Strategic communication

Storytelling: example of a powerful means

Want to know more? Take the full free course Storytelling for conservation action on Frogleaps.

Explore the means you need and master the skills to design and use them

Designing and using communication means requires skills. Each means has its own characteristics. For presentations, you need other skills than for writing a powerful brochure or facilitating focus groups. Negotiating during the Designing and Evaluation phase is a different art then analyzing results to fine tune your strategy.

So when you prepare, dive into each means that you want to use. Then ask for expert advice and support when needed. Next step: practice, practice, practice. And then: frog leap!

What’s the Power of storytelling?

As example, we explain the power of storytelling. We will show you why storytelling is crucial for effective communication. And we will list the skills you need.

Everyone has a story to tell – after all, our lives are simply a collection of stories, told one after the other. Unfortunately, the potential of storytelling is often not used strategically and tactically.

Storytelling can do more for your strategic change than you would expect at first sight. Storytelling is a powerful means to persuade target groups, stakeholders or donors.

Our brains are hardwired for stories to organize information and orient. We need patterns to recognize and understand new concepts and ideas. Stories offer such patterns. Before writing, humans educated younger generations for hundred thousands years using just stories.

Conclusion: stories are a vital means to communicate values and messages about nature conservation.

Gift or craft?

Storytelling is perceived as a gift; some people excel naturally. Luckily this does not imply that it cannot be taught. Storytelling is a craft.

By focusing consciously on the aspects of a strong story, communication efforts have much more impact:

  • Stories are a place where facts meet feelings.
  • Stories show the audience that we understand them.
  • Stories fortify your key point.

Why are stories important for sustainability change?

How do stories power your communication for sustainability change? Good stories make people remember messages. Not only for five minutes but –if the story is strong enough- for a lifetime. Good stories make understanding easier. Suddenly you get the point.

How many stories do you remember from your childhood?

What do your target audiences remember?

We only remember a tiny bit of what we hear. To maintain attention and to achieve passionate understanding, stories are a must. Stories bring facts to life and infuse them with passion.

Using stories strategically for realizing your objectives can bring support from others. The aim of the story can be getting support for your sub goal and convincing stakeholders to endorse activities.

How do you incorporate stories into your project?

Where do you find stories to use for your project? Stories are all around us – everyday life offers material for compelling stories. In fact, everything has the potential for a story; think of: family, religion, friends, things that happen in our communities.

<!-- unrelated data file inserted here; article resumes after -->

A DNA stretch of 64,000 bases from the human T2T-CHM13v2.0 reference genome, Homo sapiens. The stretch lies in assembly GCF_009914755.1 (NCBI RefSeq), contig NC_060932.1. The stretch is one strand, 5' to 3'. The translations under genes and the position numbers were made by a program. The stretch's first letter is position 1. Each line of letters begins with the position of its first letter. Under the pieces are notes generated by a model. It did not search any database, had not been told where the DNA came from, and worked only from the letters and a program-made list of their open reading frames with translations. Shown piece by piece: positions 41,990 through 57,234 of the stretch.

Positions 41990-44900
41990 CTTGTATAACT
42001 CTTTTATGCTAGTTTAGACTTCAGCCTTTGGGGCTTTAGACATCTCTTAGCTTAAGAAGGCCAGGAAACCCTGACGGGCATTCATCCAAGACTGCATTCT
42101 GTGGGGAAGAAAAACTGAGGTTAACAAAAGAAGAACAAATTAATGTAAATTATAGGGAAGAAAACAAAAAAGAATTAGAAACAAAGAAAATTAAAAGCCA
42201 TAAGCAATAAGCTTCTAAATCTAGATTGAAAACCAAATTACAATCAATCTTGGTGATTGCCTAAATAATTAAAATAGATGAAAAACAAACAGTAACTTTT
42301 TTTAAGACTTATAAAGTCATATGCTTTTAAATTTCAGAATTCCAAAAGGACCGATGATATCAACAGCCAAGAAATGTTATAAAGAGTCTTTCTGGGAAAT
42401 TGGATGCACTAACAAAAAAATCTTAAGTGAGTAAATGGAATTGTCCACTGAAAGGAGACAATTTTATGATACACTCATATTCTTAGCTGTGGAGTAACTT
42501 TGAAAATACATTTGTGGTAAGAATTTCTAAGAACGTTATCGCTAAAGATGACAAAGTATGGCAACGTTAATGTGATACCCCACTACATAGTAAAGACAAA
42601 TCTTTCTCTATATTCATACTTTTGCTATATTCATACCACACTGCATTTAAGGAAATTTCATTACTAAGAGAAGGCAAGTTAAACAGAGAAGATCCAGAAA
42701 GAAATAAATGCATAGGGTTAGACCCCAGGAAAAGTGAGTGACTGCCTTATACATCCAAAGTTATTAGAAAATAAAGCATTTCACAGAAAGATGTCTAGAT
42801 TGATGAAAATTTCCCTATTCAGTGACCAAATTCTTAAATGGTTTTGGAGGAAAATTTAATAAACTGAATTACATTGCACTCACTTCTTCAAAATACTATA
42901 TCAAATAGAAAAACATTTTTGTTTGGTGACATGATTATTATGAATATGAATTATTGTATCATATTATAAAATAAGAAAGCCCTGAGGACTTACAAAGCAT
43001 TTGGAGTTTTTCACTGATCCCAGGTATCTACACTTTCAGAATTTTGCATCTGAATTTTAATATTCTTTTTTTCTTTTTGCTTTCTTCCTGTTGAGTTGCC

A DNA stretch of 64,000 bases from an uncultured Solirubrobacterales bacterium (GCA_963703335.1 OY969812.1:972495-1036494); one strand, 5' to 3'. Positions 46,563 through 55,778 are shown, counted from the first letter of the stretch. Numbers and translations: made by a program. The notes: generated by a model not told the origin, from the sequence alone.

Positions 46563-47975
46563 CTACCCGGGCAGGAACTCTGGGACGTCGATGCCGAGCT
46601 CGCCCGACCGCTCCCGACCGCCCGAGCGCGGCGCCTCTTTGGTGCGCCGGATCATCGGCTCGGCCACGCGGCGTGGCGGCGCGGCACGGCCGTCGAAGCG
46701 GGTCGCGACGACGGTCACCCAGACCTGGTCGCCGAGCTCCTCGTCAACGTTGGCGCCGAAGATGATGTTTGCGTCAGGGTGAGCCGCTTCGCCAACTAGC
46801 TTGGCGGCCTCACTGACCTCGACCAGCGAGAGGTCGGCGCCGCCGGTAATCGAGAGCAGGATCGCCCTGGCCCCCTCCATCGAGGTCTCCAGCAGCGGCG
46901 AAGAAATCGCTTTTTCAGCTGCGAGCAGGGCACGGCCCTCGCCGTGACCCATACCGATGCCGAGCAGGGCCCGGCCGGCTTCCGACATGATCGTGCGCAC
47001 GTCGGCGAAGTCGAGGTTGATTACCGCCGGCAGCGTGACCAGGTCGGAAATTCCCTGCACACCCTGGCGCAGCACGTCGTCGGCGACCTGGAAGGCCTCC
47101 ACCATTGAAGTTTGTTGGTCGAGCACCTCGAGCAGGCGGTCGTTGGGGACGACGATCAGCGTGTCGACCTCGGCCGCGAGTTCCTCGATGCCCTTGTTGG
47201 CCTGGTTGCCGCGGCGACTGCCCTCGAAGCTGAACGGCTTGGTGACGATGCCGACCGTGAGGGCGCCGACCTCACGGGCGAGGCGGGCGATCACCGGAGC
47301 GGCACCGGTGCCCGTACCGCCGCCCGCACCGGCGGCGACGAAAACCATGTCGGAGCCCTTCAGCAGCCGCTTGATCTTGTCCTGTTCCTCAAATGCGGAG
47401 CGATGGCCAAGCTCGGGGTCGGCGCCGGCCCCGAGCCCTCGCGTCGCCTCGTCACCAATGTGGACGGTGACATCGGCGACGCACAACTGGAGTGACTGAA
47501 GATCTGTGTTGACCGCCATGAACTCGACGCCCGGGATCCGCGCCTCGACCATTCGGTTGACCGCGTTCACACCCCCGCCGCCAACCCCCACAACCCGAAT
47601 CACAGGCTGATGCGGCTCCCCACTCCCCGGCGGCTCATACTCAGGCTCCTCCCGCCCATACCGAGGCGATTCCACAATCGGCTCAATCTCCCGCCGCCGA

We find stories by tapping into our emotions, looking for situations and experiences which moved us truly. Logic and facts are not the essence of a story.

Building blocks of a story

You can build effective stories by using the following elements:

The characters: ‘who’

Often archetypes play a central role in stories. Think for example of stories like ‘The beauty & the beast’. Most strong stories feature a hero and an antagonist. The hero is for example an NGO working on biodiversity protection. The antagonist can be a community leader resisting a new hunting regulation.

The structure: ‘what, where, when’

A story has a beginning, middle, climax and end. Most stories describe a starting situation which is characterized by a conflict. The conflict might refer to a social problem, obstacles or lack of resources. The hero struggles to achieve his aim, leading to the climax.

The tools: ‘how’

Often a ‘metaphor’ is used to develop a strong story. A metaphor is a comparison used to show that one situation is similar to another one. Metaphors create impact in the minds of readers. Other tools are exaggerations and antithesis, which use contrasts to prove a point. The aim of these literary tools is to express a message forcefully. Plain statements often miss target in the sea of info we drown in (this is a methaphor).


Are you ready to use storytelling for your goal:

  • Do you know the power of stories?
  • Which story gives your mission a boost?
  • Who are the characters?
  • What is the structure?
  • How will your story work?

Skills you need

  • Creativity
  • Literary techniques and writing skills
  • Presentation skills (for face to face storytelling)

This is the last Topic of Key subject 3. Want more? Go to Key subject 4:
Executing your change strategyquiz-frog-retina